- Annual Reports
Vigorous Exercise—Too Much of a Good Thing, Continued: Studies on Atrial Fibrillation
More than a year ago I wrote an earlier blog titled “Exercise, part 2: Moderation in all things?” I reviewed studies that indicated that intense aerobic exercise may lead to damaged heart and arterial tissues. Pretty scary for those of us that do long duration exercise.
This topic continues to evolve, and I thought I’d bring this topic up to date, and focus at this time on one aspect of heart damage: atrial fibrillation.
Many, many studies support the thesis that exercise is beneficial to people of all ages. Beneficial to one’s physical as well as mental health. And I, too, believe that.
And many believe, logically, that if a little exercise is good for you then more is better. And much more would logically be much better.
Indeed we have become a culture of long distance runners and cyclists. Well, not quite a “culture,” but the statistics on the number of people running marathons (full marathon is 26 miles) have gone up dramatically since the 1970’s. In 1976 there were an estimated 25,000 who ran a marathon; in 2012 there were 500,000, an increase of 20 times.
I suppose everyone has heard of The Complete Book of Running, published in 1977. It was a best selling book, authored by Jim Fixx (actual name James Fuller). And probably Jim Fixx can be credited with starting the running craze that is still with us.
And so it was ironic when Jim Fix died in 1984, after his daily run, at the age of 52. I think the world did a pause and said…ummmm. But it soon came out that Fix had a genetic predisposition to heart problems, and we all went happily back to running.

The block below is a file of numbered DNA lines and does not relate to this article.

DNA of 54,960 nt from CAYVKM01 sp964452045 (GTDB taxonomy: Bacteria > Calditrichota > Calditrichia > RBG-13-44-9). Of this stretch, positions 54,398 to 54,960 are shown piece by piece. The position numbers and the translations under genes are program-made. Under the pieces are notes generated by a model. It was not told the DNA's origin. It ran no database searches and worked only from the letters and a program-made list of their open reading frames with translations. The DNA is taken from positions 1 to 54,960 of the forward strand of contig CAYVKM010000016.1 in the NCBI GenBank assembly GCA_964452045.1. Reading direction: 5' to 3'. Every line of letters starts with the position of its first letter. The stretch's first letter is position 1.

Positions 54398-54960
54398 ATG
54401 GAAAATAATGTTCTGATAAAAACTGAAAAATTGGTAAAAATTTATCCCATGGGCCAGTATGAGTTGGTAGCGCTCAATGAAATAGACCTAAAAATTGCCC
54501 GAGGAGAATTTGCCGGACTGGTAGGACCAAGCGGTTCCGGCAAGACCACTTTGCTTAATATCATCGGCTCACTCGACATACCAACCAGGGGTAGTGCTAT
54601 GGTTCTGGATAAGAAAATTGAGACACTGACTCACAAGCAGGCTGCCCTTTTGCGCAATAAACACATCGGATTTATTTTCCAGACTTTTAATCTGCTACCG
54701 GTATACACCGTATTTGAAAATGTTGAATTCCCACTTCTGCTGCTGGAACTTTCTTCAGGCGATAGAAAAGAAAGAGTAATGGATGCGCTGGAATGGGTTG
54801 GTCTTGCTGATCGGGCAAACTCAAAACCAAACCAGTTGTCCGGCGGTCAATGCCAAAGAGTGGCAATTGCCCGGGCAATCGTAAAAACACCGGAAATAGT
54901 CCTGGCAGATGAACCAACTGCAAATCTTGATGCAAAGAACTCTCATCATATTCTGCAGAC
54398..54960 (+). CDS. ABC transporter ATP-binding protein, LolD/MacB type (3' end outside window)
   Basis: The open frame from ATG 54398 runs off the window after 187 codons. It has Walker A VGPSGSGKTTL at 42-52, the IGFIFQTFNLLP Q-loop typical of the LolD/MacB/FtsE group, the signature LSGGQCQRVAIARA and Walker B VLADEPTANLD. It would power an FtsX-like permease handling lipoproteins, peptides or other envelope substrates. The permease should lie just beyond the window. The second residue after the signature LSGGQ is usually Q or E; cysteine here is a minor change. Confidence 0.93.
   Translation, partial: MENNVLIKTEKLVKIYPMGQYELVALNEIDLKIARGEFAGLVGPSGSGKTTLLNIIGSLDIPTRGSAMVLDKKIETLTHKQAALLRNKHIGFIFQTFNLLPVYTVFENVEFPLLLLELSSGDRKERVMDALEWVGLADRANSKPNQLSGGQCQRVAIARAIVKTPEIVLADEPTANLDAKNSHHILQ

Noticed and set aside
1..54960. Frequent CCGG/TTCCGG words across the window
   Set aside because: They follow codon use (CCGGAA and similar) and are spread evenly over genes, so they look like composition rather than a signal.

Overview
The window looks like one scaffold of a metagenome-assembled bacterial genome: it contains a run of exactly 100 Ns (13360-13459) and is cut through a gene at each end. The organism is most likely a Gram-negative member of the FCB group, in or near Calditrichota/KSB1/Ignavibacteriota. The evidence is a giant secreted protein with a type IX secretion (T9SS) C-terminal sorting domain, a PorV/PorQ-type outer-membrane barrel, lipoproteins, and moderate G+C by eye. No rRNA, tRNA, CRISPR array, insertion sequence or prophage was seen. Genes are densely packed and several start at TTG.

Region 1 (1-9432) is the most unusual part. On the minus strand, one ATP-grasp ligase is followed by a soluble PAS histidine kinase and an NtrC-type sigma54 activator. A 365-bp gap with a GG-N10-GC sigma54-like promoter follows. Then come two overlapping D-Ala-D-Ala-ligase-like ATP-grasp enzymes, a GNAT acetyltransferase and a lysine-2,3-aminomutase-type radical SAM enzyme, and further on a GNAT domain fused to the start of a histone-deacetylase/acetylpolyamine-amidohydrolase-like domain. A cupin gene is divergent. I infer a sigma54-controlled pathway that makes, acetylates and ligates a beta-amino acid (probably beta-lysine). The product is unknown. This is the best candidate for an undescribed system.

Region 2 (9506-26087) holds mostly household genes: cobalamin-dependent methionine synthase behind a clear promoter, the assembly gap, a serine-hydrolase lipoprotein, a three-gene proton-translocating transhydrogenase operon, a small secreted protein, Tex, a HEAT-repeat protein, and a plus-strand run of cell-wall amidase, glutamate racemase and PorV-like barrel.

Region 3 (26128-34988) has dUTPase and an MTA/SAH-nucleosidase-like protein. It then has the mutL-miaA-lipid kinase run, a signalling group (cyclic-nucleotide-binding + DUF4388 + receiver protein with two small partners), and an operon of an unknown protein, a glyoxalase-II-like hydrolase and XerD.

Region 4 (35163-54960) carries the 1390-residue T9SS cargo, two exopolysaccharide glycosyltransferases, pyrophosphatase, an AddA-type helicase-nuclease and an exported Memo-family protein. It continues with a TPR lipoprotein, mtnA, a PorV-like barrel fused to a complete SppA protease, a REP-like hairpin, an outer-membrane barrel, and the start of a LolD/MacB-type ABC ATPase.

Fast forward to 2009. At that time another book was published, Born to Run, by Christopher McDougall. I thought it was over all a fine book, especially when it stuck to “the science.” In it he prominently featured an ultramarathon runner, Micah True (aka Caballo Blanco).
But, Caballo Blanco died in 2012, aged 59, during a run.
An autopsy showed that True was suffering from cardiomyopathy (general word covering a deterioration of the heart) for no known cause.
It turns out that scientists have been studying the effects of “extreme” exercise on heart health for several years now. And I think I’m safe in saying that the science is not yet “settled”, but there are some patterns emerging….I think.
Now some heart-vocabulary. First there is “atrial fibrillation” (called here AF). It results when the two small chambers on top of the heart (the atria) don’t beat in unison. It affects 0.4 to 1% of the general population, and its incidence increases with age, going up to 8% for those over the age of 80. Next we have the ventricles—the two large chambers forming the bottom of the heart. There are right and left ventricles—the right being the largest, but the walls of the left are thicker.
It seems the first studies on exercise and the heart concerned AF. Back in the mid to late 1990’s some studies suggested that extreme exercise may be associated with AF. For example a 1998 study of competitive Finnish Orienteers, average age of 47.5 years, had AF at 5.5% over controls.
Since that time there have been two large studies—The Physicians’ Health Study and the Cardiovascular Health Study.
The Physicians’ Health Study was reported in 2009. It was based on the exercise habits of 16,921 men (Physicians) who ranged from doing no exercise to those who exercised 5-7 days per week. After 12 years of follow up they found that the incidence of AF was about 1%, and that there WAS a relation between AF and amount of exercise: men who jogged 5 or more days per week had a 53% increase in AF. Further, this trend was only found in men younger than 50 years old. Interestingly, for men over the age of 50 there has no correlation between AF and exercise.